As far as I'm concerned, there is nothing wrong with being known as "Nate Silver, gay statistician." In fact, I find that label refreshing and new. Think about it...How many famous gay statisticians do you know? Such a label does not enforce stereotypes, it breaks them. Such a label does not belittle his work, it elevates it.

    Some of us would be proud to be known as a "gay" anything, and it's sad that feeling is not shared by all LGBT identified people.

    Posted by: Isaiah | Dec 18, 2012 12:14:52 PM


  14. No he doesn't.

    The fact that you want to revoke someone's gay card actually nails it, david.

    Posted by: Chitown kev | Dec 18, 2012 12:15:35 PM


  15. i suppose i'm just relieved that i, and many others, rather than having a few experiences in a bar (??) and then deciding that those experiences in those bars "defined the gay scene and community" i actually walked these balls of mine to other avenues of social interaction and found the diverse, and THRIVING, communities that are more in sync with my chosen energy in life. and they're still pretty darn gay.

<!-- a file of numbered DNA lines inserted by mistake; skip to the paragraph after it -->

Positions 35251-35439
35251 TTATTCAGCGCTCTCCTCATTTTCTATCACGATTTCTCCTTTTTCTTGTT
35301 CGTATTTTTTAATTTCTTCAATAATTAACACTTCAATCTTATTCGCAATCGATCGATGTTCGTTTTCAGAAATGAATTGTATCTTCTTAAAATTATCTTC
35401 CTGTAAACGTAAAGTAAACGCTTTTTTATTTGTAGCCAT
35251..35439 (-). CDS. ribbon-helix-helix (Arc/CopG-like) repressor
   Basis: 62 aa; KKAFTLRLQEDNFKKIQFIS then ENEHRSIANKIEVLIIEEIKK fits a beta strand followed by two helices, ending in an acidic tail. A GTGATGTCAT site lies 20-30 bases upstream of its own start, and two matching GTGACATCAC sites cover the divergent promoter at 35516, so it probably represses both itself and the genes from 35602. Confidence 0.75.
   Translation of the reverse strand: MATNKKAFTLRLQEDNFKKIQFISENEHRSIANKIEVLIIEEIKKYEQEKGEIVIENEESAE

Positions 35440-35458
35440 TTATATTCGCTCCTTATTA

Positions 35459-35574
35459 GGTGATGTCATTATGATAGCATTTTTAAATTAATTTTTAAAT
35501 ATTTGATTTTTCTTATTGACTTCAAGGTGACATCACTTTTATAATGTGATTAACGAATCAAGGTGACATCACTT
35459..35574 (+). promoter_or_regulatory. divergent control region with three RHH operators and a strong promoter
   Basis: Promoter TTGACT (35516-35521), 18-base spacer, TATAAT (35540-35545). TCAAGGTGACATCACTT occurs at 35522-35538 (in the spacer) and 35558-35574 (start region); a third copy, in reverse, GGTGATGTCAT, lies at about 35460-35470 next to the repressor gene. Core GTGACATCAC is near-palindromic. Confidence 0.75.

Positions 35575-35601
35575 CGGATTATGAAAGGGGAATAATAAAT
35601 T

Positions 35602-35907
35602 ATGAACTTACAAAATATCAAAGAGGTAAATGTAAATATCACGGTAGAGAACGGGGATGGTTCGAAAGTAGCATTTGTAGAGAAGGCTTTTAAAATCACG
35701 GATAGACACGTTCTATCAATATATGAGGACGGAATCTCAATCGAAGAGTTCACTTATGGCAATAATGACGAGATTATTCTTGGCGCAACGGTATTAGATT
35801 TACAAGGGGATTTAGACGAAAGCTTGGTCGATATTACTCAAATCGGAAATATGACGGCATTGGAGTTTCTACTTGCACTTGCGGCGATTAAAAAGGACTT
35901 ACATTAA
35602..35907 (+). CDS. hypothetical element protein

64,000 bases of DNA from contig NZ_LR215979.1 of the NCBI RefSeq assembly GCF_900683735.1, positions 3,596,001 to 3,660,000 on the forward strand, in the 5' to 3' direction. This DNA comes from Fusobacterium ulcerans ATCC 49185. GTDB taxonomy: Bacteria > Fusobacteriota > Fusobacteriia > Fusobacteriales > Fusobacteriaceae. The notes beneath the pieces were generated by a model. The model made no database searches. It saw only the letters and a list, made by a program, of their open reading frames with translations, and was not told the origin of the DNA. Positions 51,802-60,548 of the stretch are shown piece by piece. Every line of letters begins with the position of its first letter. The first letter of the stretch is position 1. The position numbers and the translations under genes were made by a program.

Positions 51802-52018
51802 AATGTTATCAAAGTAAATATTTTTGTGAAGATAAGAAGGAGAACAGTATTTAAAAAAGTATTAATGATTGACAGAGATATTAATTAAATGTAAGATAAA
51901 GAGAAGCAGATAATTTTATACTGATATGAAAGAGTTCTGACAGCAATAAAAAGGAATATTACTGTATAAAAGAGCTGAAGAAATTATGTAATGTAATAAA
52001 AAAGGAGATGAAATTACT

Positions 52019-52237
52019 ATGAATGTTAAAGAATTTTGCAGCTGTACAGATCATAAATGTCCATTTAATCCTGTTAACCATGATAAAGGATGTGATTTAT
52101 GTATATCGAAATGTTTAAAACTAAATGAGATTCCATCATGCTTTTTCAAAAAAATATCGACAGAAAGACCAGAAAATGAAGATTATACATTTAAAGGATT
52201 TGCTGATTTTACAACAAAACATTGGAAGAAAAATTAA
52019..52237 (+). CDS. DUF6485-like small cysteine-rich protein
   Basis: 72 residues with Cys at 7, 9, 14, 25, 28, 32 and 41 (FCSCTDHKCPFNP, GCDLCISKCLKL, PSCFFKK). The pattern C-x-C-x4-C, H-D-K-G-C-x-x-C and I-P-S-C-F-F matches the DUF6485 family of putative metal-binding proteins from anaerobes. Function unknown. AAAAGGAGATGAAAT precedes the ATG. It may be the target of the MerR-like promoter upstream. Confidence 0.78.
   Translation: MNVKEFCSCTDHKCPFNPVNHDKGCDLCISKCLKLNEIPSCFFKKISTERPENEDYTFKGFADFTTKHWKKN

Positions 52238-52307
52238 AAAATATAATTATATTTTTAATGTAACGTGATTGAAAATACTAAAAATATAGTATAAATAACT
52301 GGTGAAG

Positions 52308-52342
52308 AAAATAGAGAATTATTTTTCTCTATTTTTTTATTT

it seems like people are continuing to give excuses to not do the same. how's that workin' for ya so far?

    Posted by: LittleKiwi | Dec 18, 2012 12:15:47 PM


  16. I do agrre with the comments here about Keith Haring.

    Then again, I came out in the mid-1980's and lived in NY at that time.

    Posted by: Chitown kev | Dec 18, 2012 12:17:09 PM


  17. Isaiah, you've got it.

    we have to embrace and own and identify as "gay" as a positive thing if we ever hope to live in a world where gay is not treated as a knee-jerk "negative" and apologist comments about being gay can be done with.

    Posted by: LittleKiwi | Dec 18, 2012 12:18:59 PM


  18. (I love Keith Haring too, but I don't mind if others think his work is childish junk. Same with how I feel about Warhol. It's art, and....no need to get heated over the arguments. The arguing is all part of the package).

    Posted by: Yupp | Dec 18, 2012 12:19:47 PM


  19. Excuses such as what, Little Kiwi?

    The fact is people within (fill in the minority group blank) can be quite rigorous and demanding in enforcing group conformity.

    I went through, perhaps Silver has gone through that.

    Posted by: Chitown kev | Dec 18, 2012 12:20:34 PM


  20. I think Nate is onto something important.